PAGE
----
“Con”: Brexit Party inheritance tax policy slammed

The Brexit Party’s pledge to abolish inheritance tax has been slammed by politicians and experts, it has emerged.

Rival politicians and experts have responded to the Brexit Party’s announcement yesterday that they would scrap inheritance tax, claiming that the policy is wrong.


Writing on Twitter, Labour MP David Lammy called the policy a “con” and said it would only benefit elites. He said:

Meanwhile, journalist and Chancellor of the University of Kent, Gavin Esler commented on the hypocrisies of the policy and the party’s anti-elite branding:

Yesterday, in an article for the Daily Express, Richard Tice, Party Chairman and MEP for the East of England, outlined their reasons for pursuing the policy, Calling it Britain’s most hated tax, Tice said:

“The tax is mean; wrong headed; hits grieving families when they’re at their weakest; and punishes those who work hard all their lives for assets they can pass on to their children.”

Inheritance tax is a 40% tax on a deceased person’s estate. It applies to estates valued above £325,000 and only taxes assets above that threshold. 

But Tice added that people are taxed too much throughout their lives. He said:

“Millions of ordinary people are then walloped again when they die.”

According to law firm, Sproull, only 4% of estates are liable to inheritance tax and figures reveal fewer than around 40,000 families paid it between 2015/16, a number far below the “millions” Tice has pulled out of thin air.

Molly Scott Cato, Green Party MEP for the South West of England and Gibraltar added:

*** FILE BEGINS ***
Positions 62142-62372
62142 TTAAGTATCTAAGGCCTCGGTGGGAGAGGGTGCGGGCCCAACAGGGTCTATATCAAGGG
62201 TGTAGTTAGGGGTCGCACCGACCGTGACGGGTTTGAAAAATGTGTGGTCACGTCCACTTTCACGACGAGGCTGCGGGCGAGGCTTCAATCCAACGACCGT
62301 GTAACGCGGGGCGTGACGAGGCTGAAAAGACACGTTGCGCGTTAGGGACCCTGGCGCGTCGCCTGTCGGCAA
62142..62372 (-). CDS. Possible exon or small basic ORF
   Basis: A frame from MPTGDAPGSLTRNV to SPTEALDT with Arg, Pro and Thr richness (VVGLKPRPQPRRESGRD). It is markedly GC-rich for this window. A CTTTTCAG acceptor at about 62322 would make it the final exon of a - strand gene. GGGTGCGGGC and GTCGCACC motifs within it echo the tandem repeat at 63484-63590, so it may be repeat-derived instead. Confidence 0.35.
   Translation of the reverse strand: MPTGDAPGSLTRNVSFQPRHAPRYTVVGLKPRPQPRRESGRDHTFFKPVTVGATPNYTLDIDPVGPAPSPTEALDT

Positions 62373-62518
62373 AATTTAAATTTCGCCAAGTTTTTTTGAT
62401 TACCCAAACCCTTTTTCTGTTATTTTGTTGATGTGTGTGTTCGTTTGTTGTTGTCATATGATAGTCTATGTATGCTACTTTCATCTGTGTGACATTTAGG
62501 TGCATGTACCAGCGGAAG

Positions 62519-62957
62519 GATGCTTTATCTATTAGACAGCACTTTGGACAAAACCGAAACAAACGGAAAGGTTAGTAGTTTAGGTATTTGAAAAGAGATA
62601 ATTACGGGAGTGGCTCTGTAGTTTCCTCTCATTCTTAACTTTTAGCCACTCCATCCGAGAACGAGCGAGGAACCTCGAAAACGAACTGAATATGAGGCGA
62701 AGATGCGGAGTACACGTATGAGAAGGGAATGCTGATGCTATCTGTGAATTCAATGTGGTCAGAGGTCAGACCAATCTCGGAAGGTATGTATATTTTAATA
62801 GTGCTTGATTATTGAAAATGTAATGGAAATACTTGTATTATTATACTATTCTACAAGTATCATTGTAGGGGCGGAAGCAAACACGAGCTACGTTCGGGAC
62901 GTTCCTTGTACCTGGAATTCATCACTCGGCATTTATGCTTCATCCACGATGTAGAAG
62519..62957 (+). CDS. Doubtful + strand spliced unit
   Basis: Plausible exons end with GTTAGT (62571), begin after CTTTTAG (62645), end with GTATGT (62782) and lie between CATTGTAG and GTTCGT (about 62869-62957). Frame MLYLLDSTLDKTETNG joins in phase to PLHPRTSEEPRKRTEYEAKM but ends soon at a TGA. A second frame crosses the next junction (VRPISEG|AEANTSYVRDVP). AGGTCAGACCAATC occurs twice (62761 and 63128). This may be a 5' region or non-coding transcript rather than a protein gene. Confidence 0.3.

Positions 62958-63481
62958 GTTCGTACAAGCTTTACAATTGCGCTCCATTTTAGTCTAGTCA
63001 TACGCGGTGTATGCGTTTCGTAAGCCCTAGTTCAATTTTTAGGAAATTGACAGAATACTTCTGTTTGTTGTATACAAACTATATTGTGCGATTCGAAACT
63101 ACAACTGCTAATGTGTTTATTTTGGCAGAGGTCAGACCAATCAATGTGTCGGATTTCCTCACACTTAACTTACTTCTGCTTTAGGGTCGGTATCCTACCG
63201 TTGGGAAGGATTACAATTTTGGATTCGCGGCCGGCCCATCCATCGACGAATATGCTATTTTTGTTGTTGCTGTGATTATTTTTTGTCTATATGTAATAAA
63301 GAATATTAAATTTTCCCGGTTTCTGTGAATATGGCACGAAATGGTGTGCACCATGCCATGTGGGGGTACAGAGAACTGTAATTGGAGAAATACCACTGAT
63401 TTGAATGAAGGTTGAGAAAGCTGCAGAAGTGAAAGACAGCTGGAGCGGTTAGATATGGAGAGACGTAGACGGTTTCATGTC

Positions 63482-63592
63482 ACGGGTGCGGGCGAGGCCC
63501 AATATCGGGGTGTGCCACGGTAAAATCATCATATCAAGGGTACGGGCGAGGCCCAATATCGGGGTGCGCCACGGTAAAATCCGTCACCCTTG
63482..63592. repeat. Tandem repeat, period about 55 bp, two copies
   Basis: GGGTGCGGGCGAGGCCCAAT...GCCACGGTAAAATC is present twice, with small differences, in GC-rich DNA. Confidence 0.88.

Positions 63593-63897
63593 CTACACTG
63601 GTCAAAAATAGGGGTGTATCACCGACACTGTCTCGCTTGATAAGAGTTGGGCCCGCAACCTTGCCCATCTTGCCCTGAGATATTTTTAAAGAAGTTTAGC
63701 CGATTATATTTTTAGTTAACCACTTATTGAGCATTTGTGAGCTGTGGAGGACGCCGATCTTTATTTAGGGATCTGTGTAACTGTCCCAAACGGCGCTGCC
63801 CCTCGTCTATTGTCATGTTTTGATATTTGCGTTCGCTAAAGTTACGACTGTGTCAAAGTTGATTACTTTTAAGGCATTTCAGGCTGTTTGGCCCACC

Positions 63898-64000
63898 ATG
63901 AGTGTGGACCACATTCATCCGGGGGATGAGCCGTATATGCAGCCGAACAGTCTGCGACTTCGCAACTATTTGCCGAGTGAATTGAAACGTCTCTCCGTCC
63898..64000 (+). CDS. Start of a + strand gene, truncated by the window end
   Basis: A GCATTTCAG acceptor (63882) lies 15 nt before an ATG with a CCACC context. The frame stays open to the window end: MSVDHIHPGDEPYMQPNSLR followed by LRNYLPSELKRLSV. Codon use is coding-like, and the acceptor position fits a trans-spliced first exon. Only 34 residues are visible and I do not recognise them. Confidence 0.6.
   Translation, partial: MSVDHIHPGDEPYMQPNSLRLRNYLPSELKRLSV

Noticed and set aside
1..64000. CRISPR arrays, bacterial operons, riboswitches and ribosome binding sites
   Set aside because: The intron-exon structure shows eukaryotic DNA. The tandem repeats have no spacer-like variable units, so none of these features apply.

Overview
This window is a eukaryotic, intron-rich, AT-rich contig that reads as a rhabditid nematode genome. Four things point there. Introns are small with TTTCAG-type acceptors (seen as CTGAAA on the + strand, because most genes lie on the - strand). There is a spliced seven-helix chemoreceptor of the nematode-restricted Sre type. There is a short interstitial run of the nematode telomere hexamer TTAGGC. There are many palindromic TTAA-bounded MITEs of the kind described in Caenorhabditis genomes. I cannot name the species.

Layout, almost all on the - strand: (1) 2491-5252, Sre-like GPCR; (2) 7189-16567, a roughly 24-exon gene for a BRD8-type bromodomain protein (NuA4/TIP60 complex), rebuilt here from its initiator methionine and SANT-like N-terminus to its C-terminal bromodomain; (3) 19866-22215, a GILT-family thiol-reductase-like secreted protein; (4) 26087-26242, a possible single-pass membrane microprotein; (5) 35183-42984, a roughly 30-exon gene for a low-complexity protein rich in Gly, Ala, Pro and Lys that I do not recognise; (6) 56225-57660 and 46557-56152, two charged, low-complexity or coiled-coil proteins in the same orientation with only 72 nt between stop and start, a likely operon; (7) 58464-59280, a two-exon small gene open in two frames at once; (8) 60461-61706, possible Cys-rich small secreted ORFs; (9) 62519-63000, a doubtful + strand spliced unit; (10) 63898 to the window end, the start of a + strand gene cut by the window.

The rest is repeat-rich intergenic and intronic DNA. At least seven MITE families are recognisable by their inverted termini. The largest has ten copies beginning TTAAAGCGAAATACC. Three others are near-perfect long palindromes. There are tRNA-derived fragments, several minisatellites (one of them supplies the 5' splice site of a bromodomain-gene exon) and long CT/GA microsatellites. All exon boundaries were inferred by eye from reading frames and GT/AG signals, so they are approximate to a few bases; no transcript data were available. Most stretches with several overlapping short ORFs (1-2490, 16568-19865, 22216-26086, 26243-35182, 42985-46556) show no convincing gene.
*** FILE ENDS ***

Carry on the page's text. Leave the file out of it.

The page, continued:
Meanwhile, Jo Maugham QC said:

Nevertheless, Tice claimed:

“Abolishing inheritance tax will benefit the economy and support faster economic growth,”

Brexit Party policies, apart from Brexit of course, have been fairly thin on the ground. Now it seems they are courting voters with a populist rhetoric with unsubstantiated evidence.

One response to ““Con”: Brexit Party inheritance tax policy slammed

  1. Sensible economics from the Brexit party.

    Abolish IHT altogether (or raise it to USA levels) and more wealth will remain in the UK rather than departing for overseas and more wealth will come here.

    That wealth is likely to generate more income tax, more VAT, more Council tax and more employment opportunities than IHT.

    And at a stroke we get rid of rafts of civil servants who are actively scrutinising grand-parents’ estates for gifts in excess of a mere £3000 in any one year to their relatives.


    “Thirteen Countries or Tax Jurisdictions Have Repealed Inheritance or Estate Taxes Since 2000”

    Macau 2001, Portugal 2004, Slovak Republic 2004, Sweden 2005 Russia 2005,

    Hong Kong 2006, Hungary 2006, Singapore 2008 Austria 2008, Liechtenstein 2011,

    Brunei 2013, Czech Republic 2014, Norway 2014.

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